Evidence Update

Improving Transitional Services for Students with Disabilities

Elena Noble, MPT | April 2017

A therapist helps a student with disabilities use an adaptive sewing machine as part of the school-based transitional services program.For a child with disabilities, few transitions are as fraught as the passage from youth to adult, usually around age 21. While the Individuals with Disabilities Education Act (IDEA) makes some provision for transitional services for youth as they prepare to move out of the school system for “further education, employment or independent living,” these services are often poorly defined and students leaving the schools lack the confidence and skills necessary to succeed. Recognizing this deficiency, the authors of a recent study took a look at how to best prepare such students for the adult world. Best of all, they looked outside the box.

Knowing that individuals with disabilities have compromised fitness levels, the authors drew on research showing that the best predictors of successful workforce and vocational performance for these individuals are high-school employment training, work experience, household responsibilities and functional training. This, in turn, led them to the field of occupational health. A respected and deeply researched practice area, occupational health has a wealth of standardized evaluations and programs to prepare those returning to the work-force after injury. Here, goal-oriented programs aim to restore systemic, neurological, musculoskeletal and cardiopulmonary functions. In this regard, occupational health shares many features with school-based physical therapy services. So why not incorporate research from occupational health into the evaluation and interventions for school-based transitional training? Great question, it turns out.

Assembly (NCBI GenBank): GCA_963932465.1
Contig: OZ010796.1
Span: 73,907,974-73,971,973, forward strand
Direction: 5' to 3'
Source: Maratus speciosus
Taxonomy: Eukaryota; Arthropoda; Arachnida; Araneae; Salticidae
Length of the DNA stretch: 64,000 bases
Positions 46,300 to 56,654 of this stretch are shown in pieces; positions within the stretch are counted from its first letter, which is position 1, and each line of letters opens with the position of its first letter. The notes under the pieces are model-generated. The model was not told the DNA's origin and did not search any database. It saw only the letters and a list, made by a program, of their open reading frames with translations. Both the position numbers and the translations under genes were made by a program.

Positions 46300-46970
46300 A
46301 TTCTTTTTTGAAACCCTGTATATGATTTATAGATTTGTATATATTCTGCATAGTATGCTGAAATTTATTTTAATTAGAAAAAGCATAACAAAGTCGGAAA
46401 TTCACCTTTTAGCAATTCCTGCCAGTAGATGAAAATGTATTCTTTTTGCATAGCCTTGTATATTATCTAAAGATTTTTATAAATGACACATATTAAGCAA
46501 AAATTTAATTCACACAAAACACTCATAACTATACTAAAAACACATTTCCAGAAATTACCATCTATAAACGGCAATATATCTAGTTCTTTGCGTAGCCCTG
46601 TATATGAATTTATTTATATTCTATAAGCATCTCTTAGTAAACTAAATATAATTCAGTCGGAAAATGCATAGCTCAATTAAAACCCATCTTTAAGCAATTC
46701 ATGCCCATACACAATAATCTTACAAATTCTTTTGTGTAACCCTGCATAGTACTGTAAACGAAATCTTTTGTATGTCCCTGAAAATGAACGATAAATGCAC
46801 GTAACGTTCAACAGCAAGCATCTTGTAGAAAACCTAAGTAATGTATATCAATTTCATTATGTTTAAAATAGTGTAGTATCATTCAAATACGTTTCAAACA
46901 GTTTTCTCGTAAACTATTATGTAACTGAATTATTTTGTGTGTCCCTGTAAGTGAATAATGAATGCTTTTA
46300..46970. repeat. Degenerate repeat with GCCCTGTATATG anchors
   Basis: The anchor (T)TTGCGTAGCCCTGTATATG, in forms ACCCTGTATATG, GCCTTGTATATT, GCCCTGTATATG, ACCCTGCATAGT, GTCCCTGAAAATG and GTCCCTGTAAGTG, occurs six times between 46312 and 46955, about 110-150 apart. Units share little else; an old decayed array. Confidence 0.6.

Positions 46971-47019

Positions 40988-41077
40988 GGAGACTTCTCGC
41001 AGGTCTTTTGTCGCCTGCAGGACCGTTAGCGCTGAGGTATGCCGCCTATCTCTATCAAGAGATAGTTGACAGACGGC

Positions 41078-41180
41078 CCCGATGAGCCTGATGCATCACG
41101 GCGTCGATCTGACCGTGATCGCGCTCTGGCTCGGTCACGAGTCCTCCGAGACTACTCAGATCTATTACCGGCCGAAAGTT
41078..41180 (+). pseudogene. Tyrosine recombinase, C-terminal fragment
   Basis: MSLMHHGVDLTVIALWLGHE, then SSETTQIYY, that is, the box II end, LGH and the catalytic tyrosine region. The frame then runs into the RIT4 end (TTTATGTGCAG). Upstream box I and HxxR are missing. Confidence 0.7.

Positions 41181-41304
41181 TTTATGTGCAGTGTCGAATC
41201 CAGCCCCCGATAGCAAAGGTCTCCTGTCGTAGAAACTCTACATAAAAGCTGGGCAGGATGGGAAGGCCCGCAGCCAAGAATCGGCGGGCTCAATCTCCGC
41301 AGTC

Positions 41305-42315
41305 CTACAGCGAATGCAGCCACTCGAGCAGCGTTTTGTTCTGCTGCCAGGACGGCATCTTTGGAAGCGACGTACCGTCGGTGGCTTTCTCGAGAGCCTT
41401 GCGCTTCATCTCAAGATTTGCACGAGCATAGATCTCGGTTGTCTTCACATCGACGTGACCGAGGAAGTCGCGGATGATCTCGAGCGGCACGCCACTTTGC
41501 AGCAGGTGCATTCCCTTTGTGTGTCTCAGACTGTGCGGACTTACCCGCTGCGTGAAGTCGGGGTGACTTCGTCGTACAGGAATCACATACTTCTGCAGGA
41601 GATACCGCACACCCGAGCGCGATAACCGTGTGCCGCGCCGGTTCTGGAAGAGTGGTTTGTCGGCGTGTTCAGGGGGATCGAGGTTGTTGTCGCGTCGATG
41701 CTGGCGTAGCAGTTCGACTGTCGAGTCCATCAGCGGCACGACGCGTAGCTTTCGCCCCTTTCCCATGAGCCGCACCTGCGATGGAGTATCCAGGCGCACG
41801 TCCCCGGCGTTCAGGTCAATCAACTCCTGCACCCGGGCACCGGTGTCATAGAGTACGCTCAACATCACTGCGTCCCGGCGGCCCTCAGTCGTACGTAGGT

The authors tested their hypothesis with two case studies. Two students with intellectual disabilities participated in work capacity performance tasks, therapeutic and functional exercises tailored to their specific needs.  After three months of intervention, both made significant advances in their work category levels. This is huge because it broadens the scope of workforce jobs available to them.

Although this study was small in scale, the authors show that with standardized evaluations and interventions, youths with disability have the capacity to improve work performance for a smoother transition into the workforce. Certainly this is a call for more resources and documentation in this area. But beyond that, it highlights the importance of continually looking forward, making plans for the future, for each student.

Reference: Johnson C, Rose D. School-Based Work Capacity Evaluation in Young People with Intellectual Disabilities: 2 Case Reports. Pediatr Phys Ther. 2017;29(2): 166-72.

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